Chapter 33 Part 1

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Chapter 33 Part 1

  1. 1. Chapters 33 and 34: A REVIEW
  2. 2. Phylogeny of Extant Phyla
  3. 3. Phylum Porifera
  4. 4. Porifera Characteristics <ul><li>Sponges </li></ul><ul><li>Sole member of the Parazoa </li></ul><ul><li>Lack true tissues, simplest animals, no nerves or muscles </li></ul><ul><li>Choanocytes (collar cells)  “Unique flagellated cells that ingest bacteria and tiny food particles” </li></ul><ul><li>Choanocytes look a lot like Choanoflagellates </li></ul><ul><li>Amoebocytes transfer food to rest of cells </li></ul><ul><li>Adults sessile, larvae non-sessile </li></ul><ul><li>“ Cells tend to be totipotent (retain zygote’s ability to form the whole animal)” </li></ul>
  5. 5. Choanocytes
  6. 6. Amoebocytes
  7. 7. Anatomy of Simple Sponge
  8. 8. A More Complex Sponge
  9. 9. Phylum Cnidaria
  10. 10. Cnidaria Characteristics <ul><li>Hydras, Jellies, Sea Anenomies, Corals </li></ul><ul><li>Diploblastic, Carnivorous, Tentacled </li></ul><ul><li>Lack true muscles (since no mesoderm) </li></ul><ul><li>Possess nerve net </li></ul><ul><li>Cnidocytes  Cells that shoot stinging or grasping threads at potential prey </li></ul><ul><li>Gastrovascular cavity (only one opening) = Hydrostatic Skeleton </li></ul><ul><li>Polyps vs. Medusa </li></ul>
  11. 11. Cnidocytes
  12. 12. Cnidaria Anatomy
  13. 13. Class Hydrozoa
  14. 14. Class Scyphozoa
  15. 15. Class Anthozoa
  16. 16. A Cnidarian Life Cycle ( Obelia )
  17. 17. Phylum Platyhelminthes
  18. 18. Platyhelminth Characteristics <ul><li>Flatworms (including Flukes and Tapeworms ) </li></ul><ul><li>Bilaterally symmetrical acoelomates </li></ul><ul><li>Flat, unsegmented, single opening to gastrovascular cavity </li></ul><ul><li>Eyespots </li></ul><ul><li>No circulatory system (instead diffusion) </li></ul><ul><li>Tapeworms have no digestive system </li></ul><ul><li>Use ventral cilia to locomote across surfaces (but some can swim) </li></ul><ul><li>Ganglia-processing centers </li></ul>
  19. 19. Planarian Anatomy
  20. 20. Fluke Lifecycle
  21. 21. Tapeworm Anatomy
  22. 22. Phylum Rotifera
  23. 23. Rotifer Characteristics <ul><li>Rotifers </li></ul><ul><li>Very small animals </li></ul><ul><li>Possess complete digestive tract </li></ul><ul><li>Pseudocoelomates </li></ul><ul><li>Aquatic, essentially serve as animals that approximate the protozoan niche </li></ul>
  24. 24. Phylum Nematoda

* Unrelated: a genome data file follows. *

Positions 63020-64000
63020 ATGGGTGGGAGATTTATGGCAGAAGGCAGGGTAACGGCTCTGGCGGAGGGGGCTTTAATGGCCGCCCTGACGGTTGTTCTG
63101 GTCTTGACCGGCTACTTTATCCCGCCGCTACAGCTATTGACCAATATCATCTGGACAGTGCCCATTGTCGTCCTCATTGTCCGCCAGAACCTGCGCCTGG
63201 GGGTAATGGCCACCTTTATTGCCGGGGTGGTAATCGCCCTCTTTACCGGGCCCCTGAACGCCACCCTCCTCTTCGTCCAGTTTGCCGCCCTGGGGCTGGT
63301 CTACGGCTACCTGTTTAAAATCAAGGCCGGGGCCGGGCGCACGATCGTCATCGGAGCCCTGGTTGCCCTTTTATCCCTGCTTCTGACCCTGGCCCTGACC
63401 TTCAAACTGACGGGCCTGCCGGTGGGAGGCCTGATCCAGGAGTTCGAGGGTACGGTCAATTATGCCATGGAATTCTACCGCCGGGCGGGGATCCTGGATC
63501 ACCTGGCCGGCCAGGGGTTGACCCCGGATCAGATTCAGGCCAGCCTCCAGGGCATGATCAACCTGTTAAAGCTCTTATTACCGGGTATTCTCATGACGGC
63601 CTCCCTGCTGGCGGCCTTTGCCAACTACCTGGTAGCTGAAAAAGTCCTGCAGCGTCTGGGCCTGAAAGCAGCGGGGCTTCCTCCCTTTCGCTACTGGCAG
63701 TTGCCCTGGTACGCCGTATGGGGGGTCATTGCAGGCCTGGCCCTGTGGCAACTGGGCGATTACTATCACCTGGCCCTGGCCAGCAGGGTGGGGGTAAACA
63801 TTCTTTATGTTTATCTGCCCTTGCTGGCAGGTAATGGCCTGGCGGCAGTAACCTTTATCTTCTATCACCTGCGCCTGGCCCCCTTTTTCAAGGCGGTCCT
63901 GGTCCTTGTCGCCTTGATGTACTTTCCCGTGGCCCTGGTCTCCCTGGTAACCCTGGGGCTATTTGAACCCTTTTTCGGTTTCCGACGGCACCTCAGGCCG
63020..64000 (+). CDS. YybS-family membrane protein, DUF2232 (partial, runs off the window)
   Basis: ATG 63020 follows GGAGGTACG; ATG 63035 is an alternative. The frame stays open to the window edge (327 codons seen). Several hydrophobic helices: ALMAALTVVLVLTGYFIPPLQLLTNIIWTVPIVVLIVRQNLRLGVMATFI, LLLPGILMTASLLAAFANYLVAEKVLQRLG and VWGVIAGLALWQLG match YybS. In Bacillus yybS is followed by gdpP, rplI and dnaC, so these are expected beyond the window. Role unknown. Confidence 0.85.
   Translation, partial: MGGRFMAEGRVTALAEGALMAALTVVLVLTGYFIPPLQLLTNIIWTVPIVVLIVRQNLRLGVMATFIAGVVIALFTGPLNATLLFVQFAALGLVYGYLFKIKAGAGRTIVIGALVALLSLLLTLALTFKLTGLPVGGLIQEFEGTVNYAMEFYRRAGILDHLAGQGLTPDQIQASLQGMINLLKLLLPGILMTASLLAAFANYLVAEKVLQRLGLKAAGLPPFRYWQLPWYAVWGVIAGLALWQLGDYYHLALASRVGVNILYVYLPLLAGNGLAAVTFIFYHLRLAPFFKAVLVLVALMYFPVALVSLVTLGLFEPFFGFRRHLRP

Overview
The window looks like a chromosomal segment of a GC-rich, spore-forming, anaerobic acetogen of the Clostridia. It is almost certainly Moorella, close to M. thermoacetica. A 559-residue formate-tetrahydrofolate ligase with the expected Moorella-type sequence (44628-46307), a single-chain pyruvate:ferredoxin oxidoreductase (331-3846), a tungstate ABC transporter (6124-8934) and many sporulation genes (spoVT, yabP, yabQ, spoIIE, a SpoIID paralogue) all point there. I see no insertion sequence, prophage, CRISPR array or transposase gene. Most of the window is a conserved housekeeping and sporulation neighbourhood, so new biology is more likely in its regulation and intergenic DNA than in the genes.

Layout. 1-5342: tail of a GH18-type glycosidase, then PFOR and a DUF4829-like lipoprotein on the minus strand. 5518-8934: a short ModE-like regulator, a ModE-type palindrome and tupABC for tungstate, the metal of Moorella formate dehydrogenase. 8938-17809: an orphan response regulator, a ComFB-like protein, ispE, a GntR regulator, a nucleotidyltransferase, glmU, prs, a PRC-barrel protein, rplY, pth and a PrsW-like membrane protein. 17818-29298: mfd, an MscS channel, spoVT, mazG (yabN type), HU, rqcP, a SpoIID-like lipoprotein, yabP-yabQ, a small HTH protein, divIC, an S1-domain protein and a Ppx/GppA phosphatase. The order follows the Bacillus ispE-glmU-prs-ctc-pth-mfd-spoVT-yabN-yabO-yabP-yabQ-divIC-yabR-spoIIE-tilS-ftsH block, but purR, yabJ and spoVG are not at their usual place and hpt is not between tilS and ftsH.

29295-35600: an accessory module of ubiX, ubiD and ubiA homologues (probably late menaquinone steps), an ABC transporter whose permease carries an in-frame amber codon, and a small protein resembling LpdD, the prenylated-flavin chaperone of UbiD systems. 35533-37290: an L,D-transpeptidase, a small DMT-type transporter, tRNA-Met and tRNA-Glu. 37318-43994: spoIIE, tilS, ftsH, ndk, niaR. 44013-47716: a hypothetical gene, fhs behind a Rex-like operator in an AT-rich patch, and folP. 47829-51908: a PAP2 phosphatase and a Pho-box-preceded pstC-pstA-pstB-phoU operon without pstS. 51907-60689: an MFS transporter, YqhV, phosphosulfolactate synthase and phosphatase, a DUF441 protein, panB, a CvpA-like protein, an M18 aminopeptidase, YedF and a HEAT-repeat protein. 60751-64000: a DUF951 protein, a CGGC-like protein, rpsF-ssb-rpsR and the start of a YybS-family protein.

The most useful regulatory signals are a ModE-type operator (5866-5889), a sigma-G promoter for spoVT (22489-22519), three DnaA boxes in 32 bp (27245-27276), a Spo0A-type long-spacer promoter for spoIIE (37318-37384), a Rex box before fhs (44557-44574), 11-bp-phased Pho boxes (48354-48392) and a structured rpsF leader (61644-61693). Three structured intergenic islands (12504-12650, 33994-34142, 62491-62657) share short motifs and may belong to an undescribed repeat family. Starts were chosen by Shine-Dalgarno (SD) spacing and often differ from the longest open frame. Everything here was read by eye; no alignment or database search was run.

25. 25. Nematode Characteristics <ul><li>Round worms (including pinworms & hookworms ) </li></ul><ul><li>Cuticle that keeps them from drying out </li></ul><ul><li>Pseudocoelamates—pseudocoelom is used as a hydrostatic skeleton </li></ul><ul><li>There are many free-living nematodes as well as parasitic nemotodes </li></ul><ul><li>Only longitudinal muscles—whip-like motions </li></ul><ul><li>Include Trichenella spiralis, Ascaris, and the filarial worm </li></ul>
  26. 26. A Roundworm
  27. 27. Phylum Mollusca
  28. 28. Mollusk Characteristics <ul><li>Snails, Slugs, Clams, Squids, Octopi, etc. </li></ul><ul><li>Class Polyplacophora , Gastropoda , Class Bivalvia , Class Cephalopoda , etc. </li></ul><ul><li>Basic body plan built around a muscular foot , a visceral mass , and a mantle </li></ul><ul><li>Not all mollusks have a shell </li></ul><ul><li>Mollusks lack segmentation </li></ul><ul><li>Most have an open circulatory system </li></ul><ul><li>Some (cephalopods) have a closed circulatory system </li></ul>
  29. 29. Class Polyplacophora (chitons)
  30. 30. Class Gastropoda
  31. 31. Class Bivalvia
  32. 32. Class Bivalvia
  33. 33. Class Cephalopoda
  34. 34. Closed vs. Open Circulation
  35. 35. Phylum Annelida
  36. 36. Annelid Characteristics <ul><li>Segmented worms (earth, marine, leeches) </li></ul><ul><li>Class Oligochaeta (I.e., earth worms), Class Polychaeta (e.g., clam worms), Class Hirudinea (I.e., leeches) </li></ul><ul><li>Protostomes, Body segments, Closed circulatory system </li></ul>
  37. 38. Class Oligochaeta
  38. 39. Class Polychaeta
  39. 40. Class Hirudinea
  40. 41. Phylum Arthropoda
  41. 42. Arthropod Characteristics <ul><li>Insects, Crustaceans, Spiders, Scorpions, Horseshoe crabs, Millipedes, Centipedes, Ticks, Mites, etc. </li></ul><ul><li>Protostomes with segmented bodies, jointed appendages, and hard (chitinous) exoskeletons </li></ul><ul><li>Also have well-developed senses and open circulation (remember the terms hemocoel and hemolymph) </li></ul>
  42. 43. Subphylum Trilobita
  43. 44. Subphylum Cheliceriformes
  44. 45. Subphylum Crustacea
  45. 46. Phylum Echinodermata
  46. 47. Echinoderm Characteristics <ul><li>Sea stars (Class Asteroida), brittle stars (Class Ophiuroidea), sea urchin (Class Echinoidea), sea lilies (Class Crinoidea), sea cucumbers (Class Holothuroidea), sea daisies (Class Concentricycloidea) </li></ul><ul><li>Coelomates, Deuterostomes </li></ul><ul><li>Multiple arms, tube feet, water vascular system, calciferous endoskeleton </li></ul><ul><li>Larvae are bilaterally symmetrical and adult forms appear to have radial symmetry (though they are not truly radial animals) </li></ul>
  47. 48. <ul><li>All 7,000 or so species of echinoderms are marine. </li></ul><ul><li>Examples are: </li></ul><ul><ul><li>sea stars </li></ul></ul><ul><ul><li>brittle stars </li></ul></ul><ul><ul><li>sea urchins </li></ul></ul><ul><ul><li>sea lilies and feather stars </li></ul></ul><ul><ul><li>sea cucumbers </li></ul></ul><ul><ul><li>sea daisies </li></ul></ul><ul><ul><li>sand dollars </li></ul></ul>
  48. 49. Starfish Anatomy
  49. 50. Tube feet
  50. 51. Phylum Chordata

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